skip navigation

Add your conference to our Justice Events calendar


Register for Latest Research

Stay Informed
Register with NCJRS to receive NCJRS's biweekly e-newsletter JUSTINFO and additional periodic emails from NCJRS and the NCJRS federal sponsors that highlight the latest research published or sponsored by the Office of Justice Programs.

NCJRS Abstract

The document referenced below is part of the NCJRS Library collection. To conduct further searches of the collection, visit the NCJRS Abstracts Database. See the Obtain Documents page for direction on how to access resources online, via mail, through interlibrary loans, or in a local library.

  NCJ Number: NCJ 194605     Find in a Library
  Title: Cocaine Alternative Treatment Study: A Multi-site, Randomized Controlled Trial of Acupuncture for the Treatment of Cocaine Addiction
  Author(s): Arthur Margolin Ph.D. ; Herbert D. Kleber M.D. ; S. Kelly Avants Ph.D. ; Janet Konefal Ph.D. ; Frank Gawin M.D. ; Elena Stark M.D. ; James Sorensen Ph.D. ; Eleanor Midkiff Ph.D. ; Elizabeth Wells Ph.D. ; T. Ron Jackson M.S.W ; Milton Bullock M.D. ; Patricia D. Culliton M.A. ; Roger Vaughan Dr.PH ; Sharon Boles Ph.D.
  Corporate Author: Yale University School of Medicine, Substance Abuse Ctr
United States of America
  Date Published: 2002
  Page Count: 28
  Annotation: This study investigated auricular acupuncture's effectiveness as a treatment for cocaine addiction by using multiple control conditions.
  Abstract: The research design was a randomized, controlled, single-blind clinical trial; and six community-based clinics were involved, along with three hospital-affiliated clinics and three methadone programs. There were 620 cocaine-dependent patients (412 "primary" users and 208 methadone-maintained users). Patients were randomly assigned to auricular acupuncture, a needle insertion control, or a no-needle relaxation control. Treatments were provided five times weekly for 8 weeks. Concurrent drug counseling was also offered to patients in all conditions. The main outcome measures were cocaine use during treatment and the 3-month and 6-month post-randomization follow-up based on urine toxicology screens, along with retention in treatment. An analysis of urine samples found a significant overall reduction in cocaine use, but no differences by treatment condition. There were also no differences among the conditions in treatment retention. Patients in all three conditions received equivalent "doses" of the study treatments (approximately two per week); however, counseling sessions were poorly attended. Thus, within the clinical context of this study, acupuncture was not more effective than a needle insertion or relaxation control in reducing cocaine use; therefore, the study does not support the use of acupuncture as a stand-alone treatment for cocaine addiction or in contexts in which patients receive only minimal concurrent psychosocial treatments. Future research should examine the contribution of acupuncture to addiction treatments when provided in an ancillary role. 4 tables and 34 references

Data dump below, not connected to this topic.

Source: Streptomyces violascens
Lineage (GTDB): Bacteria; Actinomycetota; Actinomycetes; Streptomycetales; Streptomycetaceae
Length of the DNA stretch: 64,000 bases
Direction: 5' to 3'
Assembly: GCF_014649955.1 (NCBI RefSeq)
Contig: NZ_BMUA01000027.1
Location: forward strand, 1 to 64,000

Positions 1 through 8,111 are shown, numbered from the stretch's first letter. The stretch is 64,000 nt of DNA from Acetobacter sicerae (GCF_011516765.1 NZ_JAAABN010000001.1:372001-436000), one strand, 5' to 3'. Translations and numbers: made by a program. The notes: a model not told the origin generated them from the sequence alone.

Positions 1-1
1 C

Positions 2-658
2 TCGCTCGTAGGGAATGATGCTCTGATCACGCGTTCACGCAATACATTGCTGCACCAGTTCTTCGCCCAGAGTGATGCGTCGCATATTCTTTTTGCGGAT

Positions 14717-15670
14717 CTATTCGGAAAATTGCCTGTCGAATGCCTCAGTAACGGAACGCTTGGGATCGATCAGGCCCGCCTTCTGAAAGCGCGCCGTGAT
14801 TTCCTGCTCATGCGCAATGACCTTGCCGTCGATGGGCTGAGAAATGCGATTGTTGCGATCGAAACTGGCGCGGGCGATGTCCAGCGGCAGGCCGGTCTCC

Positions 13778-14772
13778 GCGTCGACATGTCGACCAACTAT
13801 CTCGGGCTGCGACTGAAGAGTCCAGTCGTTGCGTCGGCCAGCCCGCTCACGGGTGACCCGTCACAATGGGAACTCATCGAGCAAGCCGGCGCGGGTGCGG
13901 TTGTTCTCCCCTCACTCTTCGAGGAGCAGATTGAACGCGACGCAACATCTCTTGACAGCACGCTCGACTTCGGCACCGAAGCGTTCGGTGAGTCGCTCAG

Main Term(s): Drug treatment
  Index Term(s): Drug dependence ; Cocaine ; Treatment techniques ; NIJ final report
  Sponsoring Agency: National Institute of Justice (NIJ)
US Department of Justice
Office of Justice Programs
United States of America

National Institute on Drug Abuse
United States of America

Conrad Hilton Foundation
United States of America

Office of National Drug Control Policy
United States of America
  Grant Number: 1997-IJ-CX-0026; RO1-DA08513; RO1DA00277
  Sale Source: NCJRS Photocopy Services
Box 6000
Rockville, MD 20849-6000
United States of America
  Type: Report (Study/Research)
  Country: United States of America
  Language: English
  Note: *This document is currently unavailable from NCJRS. Dataset may be archived by the NIJ Data Resources Program at the National Archive of Criminal Justice Data. ***Document is not currently available from NCJRS.
  To cite this abstract, use the following link:

*A link to the full-text document is provided whenever possible. For documents not available online, a link to the publisher's website is provided. Tell us how you use the NCJRS Library and Abstracts Database - send us your feedback.